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Virus variants are no longer known by country names; WHO renames coronavirus variants with Greek alphabets

The World Health Organization (WHO) on Monday decided to name coronavirus variants from the Greek alphabets., following mounting opposition to the virus being known in the name of countries. The new naming system will be used for COVID-19 virus variants with significant mutations – variants of interest (VOI) and variants of concern (VOC) (VOC).

WHO’s coronavirus lead Maria Van Kerkhove said that “no country should be stigmatised for detecting and reporting variants”.

According to the new decision, the virus variant VOC B.1.1.7, which was discovered in the UK, will now be known as Alpha. The VOC B.1.351 discovered in South Africa will be known as Beta, the VOC P.1 discovered in Brazil will be known as Gama, and the B.1.617.2 variant first detected in India in October 2020 will now be known as Delta.

Ms. Van Kerkhove said the new labels for important mutations of COVID-19 are “simple, easy to say and remember and are based on the Greek alphabet, a system that was chosen following wide consultation and a review of several potential systems”.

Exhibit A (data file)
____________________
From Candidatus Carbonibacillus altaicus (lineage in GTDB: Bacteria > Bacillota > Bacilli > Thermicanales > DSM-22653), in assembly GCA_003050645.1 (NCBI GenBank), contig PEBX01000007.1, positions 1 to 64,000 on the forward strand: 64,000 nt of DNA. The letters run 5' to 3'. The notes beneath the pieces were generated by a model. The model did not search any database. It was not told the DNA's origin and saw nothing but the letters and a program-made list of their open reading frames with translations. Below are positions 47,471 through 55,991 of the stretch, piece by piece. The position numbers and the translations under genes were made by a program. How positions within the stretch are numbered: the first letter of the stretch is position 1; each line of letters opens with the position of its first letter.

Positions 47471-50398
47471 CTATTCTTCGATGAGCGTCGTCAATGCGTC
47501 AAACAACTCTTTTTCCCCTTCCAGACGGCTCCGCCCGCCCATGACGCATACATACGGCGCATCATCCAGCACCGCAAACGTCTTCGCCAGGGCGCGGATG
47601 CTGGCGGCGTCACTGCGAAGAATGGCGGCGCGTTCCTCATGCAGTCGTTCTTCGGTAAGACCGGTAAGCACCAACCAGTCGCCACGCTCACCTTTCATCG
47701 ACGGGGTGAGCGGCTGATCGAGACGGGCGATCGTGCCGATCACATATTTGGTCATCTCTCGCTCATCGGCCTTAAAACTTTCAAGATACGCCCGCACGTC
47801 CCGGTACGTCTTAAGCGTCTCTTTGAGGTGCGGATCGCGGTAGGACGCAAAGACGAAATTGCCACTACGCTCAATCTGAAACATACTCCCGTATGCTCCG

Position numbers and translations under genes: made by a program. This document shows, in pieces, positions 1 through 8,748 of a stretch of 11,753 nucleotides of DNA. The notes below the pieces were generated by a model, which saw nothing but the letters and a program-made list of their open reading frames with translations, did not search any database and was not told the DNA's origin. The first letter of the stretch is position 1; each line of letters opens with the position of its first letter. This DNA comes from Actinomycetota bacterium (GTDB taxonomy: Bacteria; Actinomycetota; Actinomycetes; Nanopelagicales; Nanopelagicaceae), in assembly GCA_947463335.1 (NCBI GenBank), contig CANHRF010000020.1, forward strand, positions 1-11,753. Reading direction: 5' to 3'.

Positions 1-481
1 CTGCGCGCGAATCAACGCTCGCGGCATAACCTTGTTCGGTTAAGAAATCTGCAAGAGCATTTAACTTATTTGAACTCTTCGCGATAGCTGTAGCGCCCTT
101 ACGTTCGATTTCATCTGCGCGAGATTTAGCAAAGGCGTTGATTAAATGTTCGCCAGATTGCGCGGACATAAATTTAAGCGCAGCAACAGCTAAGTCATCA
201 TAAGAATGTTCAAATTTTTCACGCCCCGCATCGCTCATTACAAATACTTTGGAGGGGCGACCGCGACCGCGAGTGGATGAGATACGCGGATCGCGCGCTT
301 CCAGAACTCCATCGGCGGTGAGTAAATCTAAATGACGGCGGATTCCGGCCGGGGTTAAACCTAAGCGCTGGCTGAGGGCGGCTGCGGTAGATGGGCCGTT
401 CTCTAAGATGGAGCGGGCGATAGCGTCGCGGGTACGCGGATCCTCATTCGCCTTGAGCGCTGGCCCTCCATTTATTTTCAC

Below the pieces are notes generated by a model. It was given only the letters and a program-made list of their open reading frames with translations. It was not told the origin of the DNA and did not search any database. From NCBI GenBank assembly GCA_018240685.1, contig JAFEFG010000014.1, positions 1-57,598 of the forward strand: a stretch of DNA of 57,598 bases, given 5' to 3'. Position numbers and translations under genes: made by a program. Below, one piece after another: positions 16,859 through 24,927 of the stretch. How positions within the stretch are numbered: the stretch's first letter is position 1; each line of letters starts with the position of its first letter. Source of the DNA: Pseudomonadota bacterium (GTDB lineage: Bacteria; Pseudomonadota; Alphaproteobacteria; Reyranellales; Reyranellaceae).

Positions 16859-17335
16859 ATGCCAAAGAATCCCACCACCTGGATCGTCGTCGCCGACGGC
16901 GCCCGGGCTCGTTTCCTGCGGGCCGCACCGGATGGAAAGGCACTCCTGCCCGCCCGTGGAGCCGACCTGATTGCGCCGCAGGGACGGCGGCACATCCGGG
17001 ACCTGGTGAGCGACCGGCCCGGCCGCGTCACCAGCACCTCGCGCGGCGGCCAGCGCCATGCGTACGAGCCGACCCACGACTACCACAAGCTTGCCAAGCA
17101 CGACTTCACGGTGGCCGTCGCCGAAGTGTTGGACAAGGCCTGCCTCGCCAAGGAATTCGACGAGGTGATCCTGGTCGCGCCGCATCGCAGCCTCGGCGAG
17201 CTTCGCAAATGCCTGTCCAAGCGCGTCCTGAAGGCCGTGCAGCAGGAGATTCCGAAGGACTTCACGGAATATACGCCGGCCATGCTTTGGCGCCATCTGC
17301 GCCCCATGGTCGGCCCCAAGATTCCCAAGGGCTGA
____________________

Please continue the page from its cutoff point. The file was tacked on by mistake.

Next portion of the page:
Indian variants will be known as ‘Delta’ and ‘Kappa’

So far, two COVID-19 variants have been identified in India: B.1.617.1 and B.1.617.2. According to WHO’s new naming system, the two coronavirus variants first detected in India will be known as “Kappa” (B.1.617.1) and “Delta” (B.1.617.2).

There was widespread opposition to the virus being known by country names. The Indian Ministry of Health spoke out last month against referring to the B.1.617 as a “Indian variant.” The Health Ministry said that many media outlets refer to BocB.1.617 as the Indian variant, which is incorrect and unproven.

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